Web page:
DePaula split last year between high Single-A and Double-A, posting a 2.09 ERA, 53-to-33 strikeout-to-walk ratio, and .215 opponent's batting average in 82 innings. Since the beginning of last season, he's served up a total of four homers in 102 innings while sporting a 2.5-to-1 ground ball-to-fly ball ratio. In other words, DePaula is the type of pitcher Carlos Silva would be if his reputation was anything close to accurate. He doesn't have a huge upside, but I like DePaula's odds of being a solid middle reliever.
Following Sidney Ponson being let go over the weekend, Joe Christensen of the Minneapolis Star Tribune wrote an interesting piece about how he had to balance rooting for Ponson with reporting on his struggles in an unbiased way. The short version is basically that everyone liked Ponson, but he simply didn't get the job done.
Like many things with the Twins it took about a year longer than I would have liked, but Ron Gardenhire has finally decided to flip Punto and Jason Bartlett in the batting order. I suspect the move had far more to do with Punto's struggles than anything Bartlett has done, but whatever gets him away from the bottom of the lineup is fine with me. Since being called up from Triple-A last season, Bartlett has hit .296/.360/.371 in 504 plate appearances. Punto has hit .274/.342/.354 over that span.
After hitting .190 in 16 games with the Twins last year following a midseason trade, former No. 1 overall pick Phil Nevin has decided to call it a career after a dozen seasons. Whether because of their tendency to overvalue washed-up veterans or merely by coincidence, Nevin joins Bret Boone and Jesse Orosco in retiring right after an unsuccessful recent stint with the Twins. I was all set to add Tony Batista to that list, but then the Nationals went and handed him a roster spot.
Given what I wrote on the subject yesterday, suffice it to say that I wasn't surprised to see Silva struggle last night against the Indians. Silva's ERA rose 64 points from the outing, but much like with Ramon Ortiz, his secondary numbers suggest that there's still plenty of "correction" yet to come. The Twins have now paid $9 million to go 9-14 when Silva, Ortiz, and Ponson start for them, and that threesome has combined for a 4.99 ERA in 131.2 innings.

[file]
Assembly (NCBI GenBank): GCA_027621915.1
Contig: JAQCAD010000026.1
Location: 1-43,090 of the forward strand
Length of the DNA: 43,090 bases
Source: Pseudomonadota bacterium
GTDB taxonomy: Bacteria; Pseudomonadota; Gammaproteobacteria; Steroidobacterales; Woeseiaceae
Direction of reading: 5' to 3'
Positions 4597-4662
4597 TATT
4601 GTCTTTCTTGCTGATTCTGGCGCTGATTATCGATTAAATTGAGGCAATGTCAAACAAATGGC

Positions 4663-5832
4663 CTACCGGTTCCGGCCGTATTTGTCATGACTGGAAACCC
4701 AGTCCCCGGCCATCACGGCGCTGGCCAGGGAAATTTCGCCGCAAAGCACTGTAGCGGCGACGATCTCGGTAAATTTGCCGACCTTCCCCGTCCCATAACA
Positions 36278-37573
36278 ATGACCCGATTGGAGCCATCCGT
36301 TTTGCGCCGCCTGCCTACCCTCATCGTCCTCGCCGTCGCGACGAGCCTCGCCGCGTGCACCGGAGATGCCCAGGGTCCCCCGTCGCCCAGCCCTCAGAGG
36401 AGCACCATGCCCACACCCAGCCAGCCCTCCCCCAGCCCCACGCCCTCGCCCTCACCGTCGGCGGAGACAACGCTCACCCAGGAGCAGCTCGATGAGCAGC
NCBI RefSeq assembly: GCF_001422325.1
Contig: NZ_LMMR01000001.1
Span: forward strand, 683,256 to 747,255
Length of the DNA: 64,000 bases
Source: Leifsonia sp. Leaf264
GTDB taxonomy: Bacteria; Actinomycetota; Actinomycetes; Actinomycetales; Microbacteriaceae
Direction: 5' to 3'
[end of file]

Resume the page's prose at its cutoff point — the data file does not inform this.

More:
Mike Venafro made some noise during spring training by tossing 10 scoreless innings, but ultimately failed to land a spot on the Opening Day roster. The decision to cut Venafro was met with some amusing gnashing of teeth by a certain segment of the team's fan base, but he accepted a demotion to Triple-A, no doubt hoping to follow the same path that Dennys Reyes took last season to a full-time bullpen job (and multi-year contract).
Instead, Venafro showed how meaningless spring-training numbers are by beginning the season with a 5.40 ERA in 11.2 innings at Rochester. With several other left-handers in the bullpen at Triple-A and no Reyes-like promotion to the majors in sight with Glen Perkins serving as the Twins' second southpaw reliever, Venafro requested a trade last week and got it. The Twins sold his contract to the Blue Jays for what the Official Twins Beat Writer of AG.com, LaVelle E. Neal III, reported as one dollar.
Once you're done here, check out my latest "Daily Dose" column over at Rotoworld.